Image citation:
“Typewriter with the Word Digital.” Online image. PowerMediaPlus.com. 5 October 2007. <http://www.powermediaplus.com>

Categories
Content Area Focus Video

The Second Full Week – Just as Full

So here it is a week since the last post, and the second full week is done. Were we ever on summer break? I can’t remember it at all now…

Open house was Wednesday night, and I’m very pleased with how our feature video went. We have changed the format of open house a little to where we have a “spotlight” section of about 20 minutes in the middle of the night to feature something about the school. Last year we focused on our Internet Safety efforts with Netsmartz (from the National Center for Missing and Exploted Children), and our in-house website, WITS. This year we used the theme Healty Bodies = Healthy Minds to produce a video about the many ways we promote health and wellness in our building. The shooting and editing of the video was quite hectic due to the deadline, but the results were worth it.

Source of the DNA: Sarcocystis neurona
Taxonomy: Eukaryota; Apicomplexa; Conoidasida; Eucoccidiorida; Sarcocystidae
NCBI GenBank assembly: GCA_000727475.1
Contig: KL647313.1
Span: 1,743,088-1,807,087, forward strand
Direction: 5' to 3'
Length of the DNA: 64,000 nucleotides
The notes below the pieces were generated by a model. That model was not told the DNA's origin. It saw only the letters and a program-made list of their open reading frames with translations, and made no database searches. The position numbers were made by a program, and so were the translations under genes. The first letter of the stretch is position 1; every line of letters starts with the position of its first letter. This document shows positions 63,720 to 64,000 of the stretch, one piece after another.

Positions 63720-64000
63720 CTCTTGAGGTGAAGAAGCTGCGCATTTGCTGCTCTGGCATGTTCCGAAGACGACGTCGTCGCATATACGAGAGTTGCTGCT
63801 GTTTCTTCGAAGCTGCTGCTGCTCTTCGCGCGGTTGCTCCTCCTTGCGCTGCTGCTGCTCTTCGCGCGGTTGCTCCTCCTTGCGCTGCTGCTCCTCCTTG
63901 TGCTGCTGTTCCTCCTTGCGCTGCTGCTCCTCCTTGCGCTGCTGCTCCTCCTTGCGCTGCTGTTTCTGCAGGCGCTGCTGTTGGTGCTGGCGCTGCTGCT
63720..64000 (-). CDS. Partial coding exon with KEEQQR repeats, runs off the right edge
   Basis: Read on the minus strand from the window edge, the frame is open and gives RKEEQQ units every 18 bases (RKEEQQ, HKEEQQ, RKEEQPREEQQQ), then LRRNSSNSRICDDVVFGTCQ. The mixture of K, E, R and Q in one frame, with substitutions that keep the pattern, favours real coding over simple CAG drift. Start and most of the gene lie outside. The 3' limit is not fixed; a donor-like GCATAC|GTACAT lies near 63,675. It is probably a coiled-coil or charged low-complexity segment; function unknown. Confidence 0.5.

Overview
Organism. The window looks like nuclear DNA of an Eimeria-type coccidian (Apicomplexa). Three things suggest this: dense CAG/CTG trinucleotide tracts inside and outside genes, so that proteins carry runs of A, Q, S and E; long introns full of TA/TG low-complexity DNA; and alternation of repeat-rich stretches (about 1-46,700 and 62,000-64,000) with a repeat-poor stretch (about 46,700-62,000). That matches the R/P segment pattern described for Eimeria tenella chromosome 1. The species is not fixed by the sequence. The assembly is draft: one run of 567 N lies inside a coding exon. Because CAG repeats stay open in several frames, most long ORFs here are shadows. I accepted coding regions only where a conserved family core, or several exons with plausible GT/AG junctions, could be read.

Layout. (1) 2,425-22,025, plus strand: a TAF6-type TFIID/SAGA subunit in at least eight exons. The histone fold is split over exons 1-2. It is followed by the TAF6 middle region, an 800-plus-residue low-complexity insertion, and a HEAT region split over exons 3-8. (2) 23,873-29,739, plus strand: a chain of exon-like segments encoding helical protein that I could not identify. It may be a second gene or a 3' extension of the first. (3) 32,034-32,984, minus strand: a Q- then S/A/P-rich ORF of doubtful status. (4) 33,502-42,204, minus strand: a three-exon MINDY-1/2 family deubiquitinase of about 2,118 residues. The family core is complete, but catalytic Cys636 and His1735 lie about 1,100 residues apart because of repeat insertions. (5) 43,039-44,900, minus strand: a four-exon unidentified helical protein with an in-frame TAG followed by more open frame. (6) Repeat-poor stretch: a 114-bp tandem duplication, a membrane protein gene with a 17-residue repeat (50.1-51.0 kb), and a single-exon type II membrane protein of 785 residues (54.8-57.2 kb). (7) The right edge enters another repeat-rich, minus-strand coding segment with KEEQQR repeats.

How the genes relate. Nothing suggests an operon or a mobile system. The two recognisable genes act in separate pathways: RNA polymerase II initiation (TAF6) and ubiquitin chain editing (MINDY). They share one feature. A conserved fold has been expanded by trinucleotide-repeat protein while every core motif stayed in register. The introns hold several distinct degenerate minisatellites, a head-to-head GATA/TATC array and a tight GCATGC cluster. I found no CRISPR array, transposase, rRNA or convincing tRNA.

The second activity that started up this week is our 5th graders registering for EM Games. These online math games are part of the Everyday Math program in 5th grade. They are good reinforcement and practice for the skills they need in math. With just a few minutes of login instruction, you quickly hear students gleefully trying to win Factor Captor, Baseball Multiplication and more.

Next week brings the start of 2 digital storytelling projects – one new one and one started last year. The following week I’m doing an inservice on digital storytelling which I think is going to spawn many more projects. Should be quite fun.